Michigan is roughly a month away from reaching the “apex” of the coronavirus epidemic, Gov. Gretchen Whitmer said during a press conference today shortly after ordering school districts to close for the rest of the school year.
“At this juncture, we think we’re probably a good month out from the apex of COVID-19, and this disease is spreading very fast here in Michigan,” Whitmer said today alongside Chief Medical Executive Dr. Joneigh Khaldun. “We still don’t have enough tests to really have confidence that we know precisely how many people are carrying COVID-19.”
Whitmer’s statement aligns with estimates from health systems. Earlier this week, Spectrum Health President and CEO Tina Freese Decker said based on projections and the pandemic’s current rate, “we would exceed demand for hospital and intensive care services in early May, and this would last for many weeks.”
University of Michigan researchers reported this week that aggressive social distancing could reduce the number of patients at the university’s hospitals in early May by as much as 65 percent, a “crucial” step to helping the state “flatten the curve.”
Whitmer is also asking lawmakers for a 70-day extension of emergency powers, a request that faced pushback from Senate Majority Leader Mike Shirkey, who yesterday expressed concerns about the length of the extension. The request would not apply to Whitmer’s stay-at-home order that is in place until April 13, but she has reportedly said that it will likely be extended.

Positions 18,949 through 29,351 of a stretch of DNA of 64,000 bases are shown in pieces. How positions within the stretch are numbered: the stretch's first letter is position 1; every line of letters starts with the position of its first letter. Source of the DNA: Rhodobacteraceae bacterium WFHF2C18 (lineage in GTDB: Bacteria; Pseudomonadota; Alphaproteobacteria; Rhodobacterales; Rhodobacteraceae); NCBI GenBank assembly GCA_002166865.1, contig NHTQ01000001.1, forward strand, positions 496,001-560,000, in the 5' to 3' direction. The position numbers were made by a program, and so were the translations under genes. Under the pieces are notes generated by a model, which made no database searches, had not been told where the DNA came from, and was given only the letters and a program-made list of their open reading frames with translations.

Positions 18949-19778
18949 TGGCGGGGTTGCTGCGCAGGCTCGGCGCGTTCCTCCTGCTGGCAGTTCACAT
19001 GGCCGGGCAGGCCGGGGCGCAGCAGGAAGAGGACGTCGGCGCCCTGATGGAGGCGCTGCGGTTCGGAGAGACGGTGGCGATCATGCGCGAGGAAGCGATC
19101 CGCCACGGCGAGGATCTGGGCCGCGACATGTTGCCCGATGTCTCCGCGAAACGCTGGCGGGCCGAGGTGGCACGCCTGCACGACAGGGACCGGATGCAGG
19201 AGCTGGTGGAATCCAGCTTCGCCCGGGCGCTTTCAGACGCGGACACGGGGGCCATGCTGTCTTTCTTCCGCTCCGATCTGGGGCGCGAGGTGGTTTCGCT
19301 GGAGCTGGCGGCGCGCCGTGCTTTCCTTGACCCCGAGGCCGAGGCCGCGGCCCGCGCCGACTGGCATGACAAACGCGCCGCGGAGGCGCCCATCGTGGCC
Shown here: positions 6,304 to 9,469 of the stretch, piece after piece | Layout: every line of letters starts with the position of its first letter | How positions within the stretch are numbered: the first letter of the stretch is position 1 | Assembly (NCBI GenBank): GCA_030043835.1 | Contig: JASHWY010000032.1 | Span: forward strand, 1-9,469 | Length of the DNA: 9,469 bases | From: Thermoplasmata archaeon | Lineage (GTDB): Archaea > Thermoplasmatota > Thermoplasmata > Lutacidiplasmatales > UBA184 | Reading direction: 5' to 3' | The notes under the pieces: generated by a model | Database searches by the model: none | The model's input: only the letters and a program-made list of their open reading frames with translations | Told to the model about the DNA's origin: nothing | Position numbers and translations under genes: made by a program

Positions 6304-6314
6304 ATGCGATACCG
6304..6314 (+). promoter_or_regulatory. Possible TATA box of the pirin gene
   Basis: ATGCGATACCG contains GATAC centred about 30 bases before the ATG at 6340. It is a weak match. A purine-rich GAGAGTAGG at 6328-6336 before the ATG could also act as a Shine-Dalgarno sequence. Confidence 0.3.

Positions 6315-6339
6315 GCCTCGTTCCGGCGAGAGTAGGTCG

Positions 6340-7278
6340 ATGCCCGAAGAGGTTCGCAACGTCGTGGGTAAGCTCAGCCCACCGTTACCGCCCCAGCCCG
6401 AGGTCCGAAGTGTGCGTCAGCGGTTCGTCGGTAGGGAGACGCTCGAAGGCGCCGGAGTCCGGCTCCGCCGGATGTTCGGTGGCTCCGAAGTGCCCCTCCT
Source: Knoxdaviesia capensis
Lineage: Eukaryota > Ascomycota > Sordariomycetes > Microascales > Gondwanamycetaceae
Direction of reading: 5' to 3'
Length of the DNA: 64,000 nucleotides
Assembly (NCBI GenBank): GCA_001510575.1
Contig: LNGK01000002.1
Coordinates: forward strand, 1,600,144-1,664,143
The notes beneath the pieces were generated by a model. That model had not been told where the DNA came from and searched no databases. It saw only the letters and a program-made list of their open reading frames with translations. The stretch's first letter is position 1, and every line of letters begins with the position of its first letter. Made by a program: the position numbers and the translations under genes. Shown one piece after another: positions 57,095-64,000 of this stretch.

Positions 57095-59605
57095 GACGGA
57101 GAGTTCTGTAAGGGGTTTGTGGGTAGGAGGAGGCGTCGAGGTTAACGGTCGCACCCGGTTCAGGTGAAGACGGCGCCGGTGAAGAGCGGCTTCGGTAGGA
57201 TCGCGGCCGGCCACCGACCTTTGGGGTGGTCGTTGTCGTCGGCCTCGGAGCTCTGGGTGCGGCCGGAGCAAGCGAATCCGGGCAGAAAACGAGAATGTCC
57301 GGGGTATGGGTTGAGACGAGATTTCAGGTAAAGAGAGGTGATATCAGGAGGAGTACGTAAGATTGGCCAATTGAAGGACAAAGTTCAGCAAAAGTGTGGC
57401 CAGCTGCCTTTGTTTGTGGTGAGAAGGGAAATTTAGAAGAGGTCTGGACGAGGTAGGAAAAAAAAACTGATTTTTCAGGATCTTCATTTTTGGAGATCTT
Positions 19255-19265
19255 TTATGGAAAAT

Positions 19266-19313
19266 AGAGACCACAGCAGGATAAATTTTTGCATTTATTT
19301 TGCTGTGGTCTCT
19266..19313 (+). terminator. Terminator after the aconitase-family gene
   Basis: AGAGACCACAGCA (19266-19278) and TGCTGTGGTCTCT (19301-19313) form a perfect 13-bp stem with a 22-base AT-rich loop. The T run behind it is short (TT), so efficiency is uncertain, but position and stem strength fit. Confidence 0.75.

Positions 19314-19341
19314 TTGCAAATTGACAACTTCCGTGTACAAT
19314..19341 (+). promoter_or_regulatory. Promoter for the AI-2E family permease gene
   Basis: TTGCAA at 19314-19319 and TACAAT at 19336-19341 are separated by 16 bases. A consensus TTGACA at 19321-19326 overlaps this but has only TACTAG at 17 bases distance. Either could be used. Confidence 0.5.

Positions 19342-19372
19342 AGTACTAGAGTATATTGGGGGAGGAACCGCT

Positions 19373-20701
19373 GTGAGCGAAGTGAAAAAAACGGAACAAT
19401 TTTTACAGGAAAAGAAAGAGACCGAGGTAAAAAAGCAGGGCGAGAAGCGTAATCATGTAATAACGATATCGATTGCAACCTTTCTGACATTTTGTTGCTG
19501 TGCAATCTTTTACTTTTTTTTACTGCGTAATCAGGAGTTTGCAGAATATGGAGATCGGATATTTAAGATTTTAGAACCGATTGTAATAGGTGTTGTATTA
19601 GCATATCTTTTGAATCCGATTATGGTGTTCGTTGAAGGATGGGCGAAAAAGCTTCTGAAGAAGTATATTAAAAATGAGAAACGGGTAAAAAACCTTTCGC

“We are nowhere near the end of COVID-19 in the state of Michigan,” Whitmer said today. “As we look at the modeling, we know we’re in for a tough three, four, five, six weeks.”
While Khaldun said officials are not sure of the exact date when cases will peak, the state is still on the upslope, with more cases and deaths expected to be reported today. Over the past few days, the state has seen more than 1,000 new cases each day.
Whitmer emphasized that Michigan, a hotspot for the coronavirus outbreak that has been particularly acute around Detroit, will likely require several more weeks of strict social distancing to stop the spread based on health models.
“It’s so incredibly important that people stay home,” Khaldun said. “This is incredibly serious.”
Whitmer said officials have not discussed a statewide curfew “at this juncture.”
As of Wednesday afternoon, the state reported 9,334 positive COVID-19 cases to date, including 337 deaths.
Since Monday, Michigan has received 400 ventilators from the strategic national stockpile, although Whitmer said many more are still needed.
Hospitals across West Michigan and the state have filed plans to increase hospital capacity as other facilities are being repurposed to house patients.